I like rivers, and water in general, and everywhere I’ve lived has had a river nearby, but they’ve never played a particularly meaningful part in my life. I never went sailing or fishing or even for long walks along the banks, and I absolutely never did any outdoor swimming — who would after growing up with warnings like Lonely Water? So trying to make an art journal page based on rivers that I connect with was always going to be a bit tricky.
This layout is based on the bridge over the local river that I cross to get into one of the nearby parks. I like the balance of the green parkland on the left with the road to the right and the river separating the two. That is actually the view from the bridge (though there are more trees there), but could also represent growing up in the countryside versus living in a city if you insist on making it meaningful. The edges of the river are based on the shape of part of the routes the local river and the one that I lived near growing up (though the left-hand one ended up being mostly obscured by the tree).
The birds are swallows, which I remember seeing arriving every year growing up on the farm. They were stamped with a hand-carved stamp that I based on a vintage illustration. I think that is my favourite part of this class, and I get to reuse it in future projects. The wavy lines in the water were also created with a hand-made stamp, though that’s one I made quite some time ago.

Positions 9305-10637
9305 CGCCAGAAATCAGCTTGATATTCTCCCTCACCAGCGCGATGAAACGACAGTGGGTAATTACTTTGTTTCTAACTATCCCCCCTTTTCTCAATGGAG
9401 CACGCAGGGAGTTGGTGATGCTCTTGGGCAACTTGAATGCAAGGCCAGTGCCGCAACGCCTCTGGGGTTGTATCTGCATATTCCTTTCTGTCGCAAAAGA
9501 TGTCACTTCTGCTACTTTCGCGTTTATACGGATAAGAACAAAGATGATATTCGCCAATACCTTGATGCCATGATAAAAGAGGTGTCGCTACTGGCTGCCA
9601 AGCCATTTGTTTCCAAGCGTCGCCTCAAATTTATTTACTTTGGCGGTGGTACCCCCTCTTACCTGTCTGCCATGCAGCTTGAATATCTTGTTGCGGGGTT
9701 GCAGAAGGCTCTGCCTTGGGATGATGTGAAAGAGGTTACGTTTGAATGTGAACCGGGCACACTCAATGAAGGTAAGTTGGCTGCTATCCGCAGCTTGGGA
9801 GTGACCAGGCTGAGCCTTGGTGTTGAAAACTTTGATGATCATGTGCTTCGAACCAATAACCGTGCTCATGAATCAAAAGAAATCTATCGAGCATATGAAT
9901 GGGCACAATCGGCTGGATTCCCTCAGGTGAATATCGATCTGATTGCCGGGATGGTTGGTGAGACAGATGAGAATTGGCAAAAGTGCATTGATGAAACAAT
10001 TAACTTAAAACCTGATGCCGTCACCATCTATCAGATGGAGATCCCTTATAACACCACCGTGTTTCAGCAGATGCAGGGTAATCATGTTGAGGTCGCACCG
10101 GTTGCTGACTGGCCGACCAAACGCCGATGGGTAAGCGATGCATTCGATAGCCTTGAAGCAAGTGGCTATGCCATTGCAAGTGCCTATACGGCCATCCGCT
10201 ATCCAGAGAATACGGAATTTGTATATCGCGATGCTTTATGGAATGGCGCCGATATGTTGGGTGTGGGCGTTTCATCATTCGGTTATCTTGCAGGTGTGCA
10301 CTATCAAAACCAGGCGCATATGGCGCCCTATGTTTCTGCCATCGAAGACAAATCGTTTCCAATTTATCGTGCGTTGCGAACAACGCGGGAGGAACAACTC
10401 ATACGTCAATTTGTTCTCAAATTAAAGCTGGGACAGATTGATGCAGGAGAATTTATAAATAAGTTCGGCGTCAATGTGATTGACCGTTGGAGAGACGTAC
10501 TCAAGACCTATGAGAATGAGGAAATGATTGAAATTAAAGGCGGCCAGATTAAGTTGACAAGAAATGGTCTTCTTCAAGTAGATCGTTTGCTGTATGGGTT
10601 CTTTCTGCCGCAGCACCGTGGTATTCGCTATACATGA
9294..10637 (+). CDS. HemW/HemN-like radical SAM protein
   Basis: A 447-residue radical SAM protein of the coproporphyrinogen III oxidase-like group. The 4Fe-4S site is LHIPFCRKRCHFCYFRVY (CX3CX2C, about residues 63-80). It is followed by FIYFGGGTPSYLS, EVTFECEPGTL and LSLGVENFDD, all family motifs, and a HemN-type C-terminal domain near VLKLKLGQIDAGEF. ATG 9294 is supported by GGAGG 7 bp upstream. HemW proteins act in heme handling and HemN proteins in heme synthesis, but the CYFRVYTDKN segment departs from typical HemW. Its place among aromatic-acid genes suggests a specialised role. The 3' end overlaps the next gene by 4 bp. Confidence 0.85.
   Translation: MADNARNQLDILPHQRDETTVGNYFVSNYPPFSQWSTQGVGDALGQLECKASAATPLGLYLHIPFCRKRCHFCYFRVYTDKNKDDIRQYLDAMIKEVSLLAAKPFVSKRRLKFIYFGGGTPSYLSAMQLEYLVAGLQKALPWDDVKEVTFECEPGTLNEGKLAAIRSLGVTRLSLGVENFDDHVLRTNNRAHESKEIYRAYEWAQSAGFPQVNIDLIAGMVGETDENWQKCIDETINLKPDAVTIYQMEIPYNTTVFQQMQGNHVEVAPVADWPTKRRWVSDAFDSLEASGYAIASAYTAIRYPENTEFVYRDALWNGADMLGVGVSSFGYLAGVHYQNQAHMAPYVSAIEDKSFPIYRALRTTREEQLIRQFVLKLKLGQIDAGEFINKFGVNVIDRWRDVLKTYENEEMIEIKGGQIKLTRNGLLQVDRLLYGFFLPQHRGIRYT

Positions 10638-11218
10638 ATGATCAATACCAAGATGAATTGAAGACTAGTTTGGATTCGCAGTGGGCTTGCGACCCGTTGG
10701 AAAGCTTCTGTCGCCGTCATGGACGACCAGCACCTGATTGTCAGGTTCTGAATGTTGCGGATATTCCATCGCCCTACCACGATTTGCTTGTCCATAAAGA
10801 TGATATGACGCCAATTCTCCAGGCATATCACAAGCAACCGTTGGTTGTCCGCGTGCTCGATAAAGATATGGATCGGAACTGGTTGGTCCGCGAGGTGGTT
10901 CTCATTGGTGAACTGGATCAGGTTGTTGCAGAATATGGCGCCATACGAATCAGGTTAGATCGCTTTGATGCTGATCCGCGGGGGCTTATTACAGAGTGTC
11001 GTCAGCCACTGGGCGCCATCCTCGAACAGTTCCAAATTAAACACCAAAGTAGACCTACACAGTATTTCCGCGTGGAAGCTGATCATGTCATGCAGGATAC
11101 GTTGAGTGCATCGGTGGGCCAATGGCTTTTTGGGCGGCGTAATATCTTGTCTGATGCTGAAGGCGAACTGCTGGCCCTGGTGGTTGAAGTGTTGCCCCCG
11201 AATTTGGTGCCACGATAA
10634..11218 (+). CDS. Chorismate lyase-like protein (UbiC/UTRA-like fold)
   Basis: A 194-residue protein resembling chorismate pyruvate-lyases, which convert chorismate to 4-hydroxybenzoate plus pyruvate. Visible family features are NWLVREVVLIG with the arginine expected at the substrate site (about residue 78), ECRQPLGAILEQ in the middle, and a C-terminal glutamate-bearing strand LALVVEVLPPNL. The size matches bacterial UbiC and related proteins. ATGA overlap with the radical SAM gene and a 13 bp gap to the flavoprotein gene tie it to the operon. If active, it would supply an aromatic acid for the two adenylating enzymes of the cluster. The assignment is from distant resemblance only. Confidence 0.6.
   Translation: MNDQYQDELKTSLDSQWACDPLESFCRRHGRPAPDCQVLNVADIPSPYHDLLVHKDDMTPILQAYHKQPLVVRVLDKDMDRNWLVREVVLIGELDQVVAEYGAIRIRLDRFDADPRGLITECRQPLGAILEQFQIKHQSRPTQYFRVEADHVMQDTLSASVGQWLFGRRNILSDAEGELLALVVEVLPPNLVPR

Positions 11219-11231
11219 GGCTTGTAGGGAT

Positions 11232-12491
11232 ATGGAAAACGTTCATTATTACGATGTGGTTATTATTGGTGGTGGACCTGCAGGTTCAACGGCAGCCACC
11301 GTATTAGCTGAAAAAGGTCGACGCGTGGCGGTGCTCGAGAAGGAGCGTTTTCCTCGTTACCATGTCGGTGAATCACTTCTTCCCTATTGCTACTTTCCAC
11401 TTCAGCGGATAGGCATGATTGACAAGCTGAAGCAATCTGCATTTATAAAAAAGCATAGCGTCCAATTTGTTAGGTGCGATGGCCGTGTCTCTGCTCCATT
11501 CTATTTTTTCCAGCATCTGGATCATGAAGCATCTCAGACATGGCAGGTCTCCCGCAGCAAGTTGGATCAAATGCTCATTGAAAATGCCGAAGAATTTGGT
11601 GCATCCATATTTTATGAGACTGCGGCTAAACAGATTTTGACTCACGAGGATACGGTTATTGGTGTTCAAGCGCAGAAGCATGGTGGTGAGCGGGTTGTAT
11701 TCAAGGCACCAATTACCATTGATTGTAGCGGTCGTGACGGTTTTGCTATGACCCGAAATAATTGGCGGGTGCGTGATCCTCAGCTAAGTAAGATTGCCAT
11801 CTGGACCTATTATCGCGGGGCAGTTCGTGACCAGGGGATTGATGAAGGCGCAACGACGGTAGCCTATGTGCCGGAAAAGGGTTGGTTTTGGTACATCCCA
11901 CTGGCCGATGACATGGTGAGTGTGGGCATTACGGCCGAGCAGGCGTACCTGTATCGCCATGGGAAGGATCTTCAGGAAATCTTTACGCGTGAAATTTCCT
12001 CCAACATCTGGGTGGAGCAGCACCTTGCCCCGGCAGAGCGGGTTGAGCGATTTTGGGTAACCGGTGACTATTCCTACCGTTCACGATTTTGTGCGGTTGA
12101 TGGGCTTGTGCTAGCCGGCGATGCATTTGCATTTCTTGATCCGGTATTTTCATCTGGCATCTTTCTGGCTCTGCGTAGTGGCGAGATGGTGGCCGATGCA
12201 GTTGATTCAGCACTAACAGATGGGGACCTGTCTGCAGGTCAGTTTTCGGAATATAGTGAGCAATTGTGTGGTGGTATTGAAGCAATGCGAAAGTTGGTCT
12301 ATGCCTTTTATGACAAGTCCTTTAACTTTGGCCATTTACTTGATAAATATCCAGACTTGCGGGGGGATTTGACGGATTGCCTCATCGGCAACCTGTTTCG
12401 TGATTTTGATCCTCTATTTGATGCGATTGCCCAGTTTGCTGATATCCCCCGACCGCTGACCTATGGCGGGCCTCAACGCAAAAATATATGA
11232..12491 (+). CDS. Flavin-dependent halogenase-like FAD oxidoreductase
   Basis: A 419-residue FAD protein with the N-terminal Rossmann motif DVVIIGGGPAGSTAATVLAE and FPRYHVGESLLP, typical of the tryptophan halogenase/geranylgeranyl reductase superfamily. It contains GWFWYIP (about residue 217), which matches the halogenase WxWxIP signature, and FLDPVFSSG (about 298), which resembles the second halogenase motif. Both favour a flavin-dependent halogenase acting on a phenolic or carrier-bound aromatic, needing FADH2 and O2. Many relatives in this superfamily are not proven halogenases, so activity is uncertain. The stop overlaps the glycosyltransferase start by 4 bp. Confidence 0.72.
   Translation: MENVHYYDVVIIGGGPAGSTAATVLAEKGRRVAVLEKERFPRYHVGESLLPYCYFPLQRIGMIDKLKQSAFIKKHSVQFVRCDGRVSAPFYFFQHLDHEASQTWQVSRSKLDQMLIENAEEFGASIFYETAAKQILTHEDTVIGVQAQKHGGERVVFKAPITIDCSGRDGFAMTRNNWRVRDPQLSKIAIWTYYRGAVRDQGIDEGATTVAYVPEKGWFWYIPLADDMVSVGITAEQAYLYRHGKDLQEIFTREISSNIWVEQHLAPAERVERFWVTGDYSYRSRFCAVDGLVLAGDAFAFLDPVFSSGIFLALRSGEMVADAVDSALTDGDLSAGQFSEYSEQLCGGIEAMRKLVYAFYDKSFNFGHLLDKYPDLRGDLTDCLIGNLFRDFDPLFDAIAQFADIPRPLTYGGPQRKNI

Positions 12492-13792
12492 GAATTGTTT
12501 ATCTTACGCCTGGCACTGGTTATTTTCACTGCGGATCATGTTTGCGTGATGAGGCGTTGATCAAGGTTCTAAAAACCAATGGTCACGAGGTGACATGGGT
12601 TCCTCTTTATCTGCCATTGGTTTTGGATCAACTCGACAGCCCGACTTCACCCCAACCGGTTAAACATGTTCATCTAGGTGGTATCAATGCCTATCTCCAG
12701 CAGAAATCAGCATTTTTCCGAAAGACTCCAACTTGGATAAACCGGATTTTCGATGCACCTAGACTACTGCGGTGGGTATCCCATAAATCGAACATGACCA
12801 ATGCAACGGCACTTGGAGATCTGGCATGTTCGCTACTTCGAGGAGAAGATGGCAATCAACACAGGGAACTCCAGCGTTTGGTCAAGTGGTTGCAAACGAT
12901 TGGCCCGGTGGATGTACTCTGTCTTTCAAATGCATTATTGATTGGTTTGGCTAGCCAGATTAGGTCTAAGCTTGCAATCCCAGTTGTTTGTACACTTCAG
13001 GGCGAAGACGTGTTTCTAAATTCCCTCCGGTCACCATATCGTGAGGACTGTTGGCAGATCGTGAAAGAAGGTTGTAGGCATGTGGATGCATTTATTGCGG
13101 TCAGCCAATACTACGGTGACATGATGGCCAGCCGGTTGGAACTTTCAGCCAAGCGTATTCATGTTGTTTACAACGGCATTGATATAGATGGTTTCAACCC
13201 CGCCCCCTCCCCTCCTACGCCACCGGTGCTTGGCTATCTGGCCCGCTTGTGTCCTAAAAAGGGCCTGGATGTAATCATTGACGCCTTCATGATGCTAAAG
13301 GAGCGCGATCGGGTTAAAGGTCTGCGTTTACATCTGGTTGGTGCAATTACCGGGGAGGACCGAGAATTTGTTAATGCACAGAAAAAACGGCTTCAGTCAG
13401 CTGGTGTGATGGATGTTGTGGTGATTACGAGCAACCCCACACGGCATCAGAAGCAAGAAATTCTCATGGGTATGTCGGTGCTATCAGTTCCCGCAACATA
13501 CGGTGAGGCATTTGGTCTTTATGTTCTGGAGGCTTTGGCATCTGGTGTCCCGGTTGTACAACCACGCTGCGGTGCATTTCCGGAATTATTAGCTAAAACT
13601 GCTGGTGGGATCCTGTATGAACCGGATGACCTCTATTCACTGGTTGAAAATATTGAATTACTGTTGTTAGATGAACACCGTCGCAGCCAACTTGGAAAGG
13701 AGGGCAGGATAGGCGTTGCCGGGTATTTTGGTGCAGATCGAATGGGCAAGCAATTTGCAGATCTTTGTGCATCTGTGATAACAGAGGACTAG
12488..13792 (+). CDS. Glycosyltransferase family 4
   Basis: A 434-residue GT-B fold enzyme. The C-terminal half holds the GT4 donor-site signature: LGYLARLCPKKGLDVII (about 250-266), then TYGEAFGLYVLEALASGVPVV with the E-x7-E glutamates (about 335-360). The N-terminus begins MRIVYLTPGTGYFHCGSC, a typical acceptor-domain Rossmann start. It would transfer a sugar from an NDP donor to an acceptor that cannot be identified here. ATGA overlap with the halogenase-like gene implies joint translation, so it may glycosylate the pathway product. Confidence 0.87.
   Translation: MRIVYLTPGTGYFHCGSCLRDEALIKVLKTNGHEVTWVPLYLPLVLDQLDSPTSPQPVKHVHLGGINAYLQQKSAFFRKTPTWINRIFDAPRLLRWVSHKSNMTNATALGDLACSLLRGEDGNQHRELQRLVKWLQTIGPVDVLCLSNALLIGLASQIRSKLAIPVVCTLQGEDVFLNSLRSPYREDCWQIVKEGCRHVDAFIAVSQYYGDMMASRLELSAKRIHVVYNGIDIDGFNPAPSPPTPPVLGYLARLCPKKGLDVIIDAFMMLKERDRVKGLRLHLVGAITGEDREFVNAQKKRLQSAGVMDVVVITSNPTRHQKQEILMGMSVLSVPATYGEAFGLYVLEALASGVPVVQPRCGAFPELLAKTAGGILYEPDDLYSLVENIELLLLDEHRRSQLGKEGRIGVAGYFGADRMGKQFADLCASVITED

The kingfisher is an image transfer I painted over using Inktense blocks.
Adding in the tree gave me the opportunity to try the cotton bud technique Jay Lee uses in some of his YouTube videos (this cherry blossom painting is particularly nice). I should have used a more opaque paint mix to obscure bits of the branches, but that’s a lesson learned for next time.
Overall, the finished page doesn’t quite work for me. Mainly, I think there is too much of the bridge there — if I had made it half the height it would have been better. There are a lot of elements that I really do like though, especially the tree and the swallows, and a lot of different techniques that will definitely get used again.